Abstract：The study analyzed about 37,000 forex candles, identifying over 200 Bearish Engulfings (BEs), suggesting BEs serve better as market peaking signals rather than reversal ones. While the average post-BE trend showed a slight downward bias, about 2/3 stayed below the peak, indicating potential predictive power.
The Bearish Engulfing (BE) is a prominent candlestick formation that can be detected across multiple financial trading instruments. It needs nothing more than an opening, high, low, and closing price for identification. As suggested by the name, technical traders commonly use this as an indicator that a rising market may be on the cusp of a reversal. However, one must remember that previous performance doesn't necessarily predict future outcomes.
The objective of this educational article is not to delve into the nuances of Bearish Engulfing, but to evaluate their effectiveness using only price information. This data will be drawn from the foreign exchange market (forex). At the end of this discussion, we will recap the key insights and mention some of the limitations of this research. Let's lay some ground rules first.
Around 37,000 candles across EUR/USD, GBP/USD, USD/JPY, AUD/USD, and USD/CAD were analyzed using daily data from TradingView since 1995. One of the reasons why the forex market was selected is due to its unmatched liquidity, particularly among the major pairs, which results in more streamlined price action compared to markets like stocks and cryptocurrencies.
The identification of Bearish Engulfing was based on a pre-set of rules I coded, scanning each candle to verify its validity. For this study, I focused on a short-term horizon, meaning 20 days before and after an engulfing.
Let's take a look at some of the most critical rules used in Bearish Engulfing detection:
Bearish Engulfing Detection Criteria:
1. The Bearish Engulfing body must meet a minimum size requirement, it can't be excessively small.
2. The body of the preceding candle (the pre-candle) can't be too small in comparison to the BE body.
3. The BE must close below the pre-candle open, rather than the pre-candle low.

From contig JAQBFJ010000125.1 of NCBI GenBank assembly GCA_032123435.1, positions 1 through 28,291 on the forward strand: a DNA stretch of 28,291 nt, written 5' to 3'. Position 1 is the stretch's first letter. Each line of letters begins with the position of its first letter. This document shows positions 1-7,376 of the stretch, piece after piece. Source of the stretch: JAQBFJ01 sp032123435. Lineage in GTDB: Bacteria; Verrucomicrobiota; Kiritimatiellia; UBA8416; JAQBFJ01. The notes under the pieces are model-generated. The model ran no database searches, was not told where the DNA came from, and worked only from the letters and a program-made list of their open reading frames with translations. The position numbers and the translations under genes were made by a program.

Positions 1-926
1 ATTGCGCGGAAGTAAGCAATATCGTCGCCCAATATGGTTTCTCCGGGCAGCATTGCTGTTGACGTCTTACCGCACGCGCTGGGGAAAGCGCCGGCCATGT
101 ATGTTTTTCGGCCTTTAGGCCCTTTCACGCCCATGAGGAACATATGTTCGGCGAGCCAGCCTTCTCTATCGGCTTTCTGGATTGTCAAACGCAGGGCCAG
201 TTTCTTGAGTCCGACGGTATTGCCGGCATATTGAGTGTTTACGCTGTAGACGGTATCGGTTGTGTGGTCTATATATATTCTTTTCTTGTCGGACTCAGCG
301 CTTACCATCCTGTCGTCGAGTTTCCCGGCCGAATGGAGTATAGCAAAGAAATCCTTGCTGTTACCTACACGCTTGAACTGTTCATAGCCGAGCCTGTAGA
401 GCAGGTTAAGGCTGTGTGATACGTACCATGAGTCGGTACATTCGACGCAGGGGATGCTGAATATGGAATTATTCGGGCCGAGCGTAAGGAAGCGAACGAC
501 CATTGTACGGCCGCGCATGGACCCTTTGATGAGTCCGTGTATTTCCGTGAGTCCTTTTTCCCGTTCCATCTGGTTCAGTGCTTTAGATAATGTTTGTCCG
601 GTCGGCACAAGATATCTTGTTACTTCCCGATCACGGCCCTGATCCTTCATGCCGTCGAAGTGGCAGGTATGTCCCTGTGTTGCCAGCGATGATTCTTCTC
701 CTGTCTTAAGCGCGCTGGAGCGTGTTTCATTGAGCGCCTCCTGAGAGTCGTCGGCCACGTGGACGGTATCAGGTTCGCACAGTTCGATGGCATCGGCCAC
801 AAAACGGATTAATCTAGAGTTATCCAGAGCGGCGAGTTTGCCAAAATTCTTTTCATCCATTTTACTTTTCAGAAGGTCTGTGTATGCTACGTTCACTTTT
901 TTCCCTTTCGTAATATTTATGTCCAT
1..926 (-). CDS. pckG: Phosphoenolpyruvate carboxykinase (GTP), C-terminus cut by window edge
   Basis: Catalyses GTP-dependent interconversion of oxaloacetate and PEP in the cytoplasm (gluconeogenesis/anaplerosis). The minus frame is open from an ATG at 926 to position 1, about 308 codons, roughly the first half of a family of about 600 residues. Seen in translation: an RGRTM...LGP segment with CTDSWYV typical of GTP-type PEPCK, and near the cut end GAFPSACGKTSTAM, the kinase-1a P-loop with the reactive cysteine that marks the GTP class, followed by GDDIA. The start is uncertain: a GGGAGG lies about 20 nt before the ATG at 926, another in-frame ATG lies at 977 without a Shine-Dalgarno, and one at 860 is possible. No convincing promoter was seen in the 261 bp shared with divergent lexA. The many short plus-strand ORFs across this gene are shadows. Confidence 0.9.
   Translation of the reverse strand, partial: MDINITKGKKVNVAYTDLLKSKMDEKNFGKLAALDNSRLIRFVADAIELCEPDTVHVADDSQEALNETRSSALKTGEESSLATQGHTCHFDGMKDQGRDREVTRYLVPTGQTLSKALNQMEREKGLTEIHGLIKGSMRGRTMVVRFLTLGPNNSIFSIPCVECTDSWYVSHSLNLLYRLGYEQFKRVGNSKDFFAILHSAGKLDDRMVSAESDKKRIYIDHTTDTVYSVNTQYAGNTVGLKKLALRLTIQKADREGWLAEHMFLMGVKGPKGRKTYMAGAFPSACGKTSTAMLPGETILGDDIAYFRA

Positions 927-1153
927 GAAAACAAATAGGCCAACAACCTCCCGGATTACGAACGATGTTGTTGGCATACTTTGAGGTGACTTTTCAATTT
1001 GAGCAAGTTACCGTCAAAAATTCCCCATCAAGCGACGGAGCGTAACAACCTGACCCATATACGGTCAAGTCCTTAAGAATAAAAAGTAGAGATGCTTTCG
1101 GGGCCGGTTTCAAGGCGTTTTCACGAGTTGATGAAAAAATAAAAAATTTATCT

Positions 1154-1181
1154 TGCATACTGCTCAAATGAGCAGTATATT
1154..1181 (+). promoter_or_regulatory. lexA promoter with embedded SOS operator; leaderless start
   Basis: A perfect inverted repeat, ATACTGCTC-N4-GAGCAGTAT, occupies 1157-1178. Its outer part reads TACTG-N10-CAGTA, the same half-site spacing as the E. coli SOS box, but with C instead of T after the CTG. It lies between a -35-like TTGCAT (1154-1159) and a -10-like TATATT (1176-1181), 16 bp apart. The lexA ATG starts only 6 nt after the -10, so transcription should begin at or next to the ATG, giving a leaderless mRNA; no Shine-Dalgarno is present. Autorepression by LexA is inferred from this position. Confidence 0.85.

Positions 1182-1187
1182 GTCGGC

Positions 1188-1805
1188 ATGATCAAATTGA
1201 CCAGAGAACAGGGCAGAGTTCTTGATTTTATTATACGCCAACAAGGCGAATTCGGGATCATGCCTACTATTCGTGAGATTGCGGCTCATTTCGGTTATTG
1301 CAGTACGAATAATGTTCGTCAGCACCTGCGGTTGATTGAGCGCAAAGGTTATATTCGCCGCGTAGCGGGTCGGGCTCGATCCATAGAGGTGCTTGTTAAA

4. Before the BE, there must be signs of an uptrend (no flat price action or downtrends).
5. The pre-candle close must also be a 20-day high close, allowing for a slight margin of error.
Limitations and subjectivity related to these rules will be addressed later. For now, let's review an example of a detected EUR/USD Bearish Engulfing from March 13th, 2005. It shows a clear uptrend before the BE and a 20-day high close of the pre-candle. After the BE, the price declined as expected.
The code identified slightly more than 200 Bearish Engulfings out of nearly 37,000 candles. Naturally, not all of them were as clear-cut as the one demonstrated.
The chart below presents each Bearish Engulfing trend 20 days before and after its occurrence. To ensure consistent scaling, each BE (close) was indexed to 100 as a reference point.
In the phase leading up to the BE, it's visible that the trends rose steadily and predictably. However, the day preceding the BE always peaked. This leads to the dip into the BE, marking the close below the pre-candle.
Post the Bearish Engulfing, trends persist for 20 days, widening into a conical or triangular shape as time passes. The right side of the graph shows greater price dispersion (variance) than the left, characterized by numerous peaks and troughs. At first sight, this might suggest randomness, casting doubt on the reliability of Bearish Engulfings as regular reversal signals. However, a closer examination is required.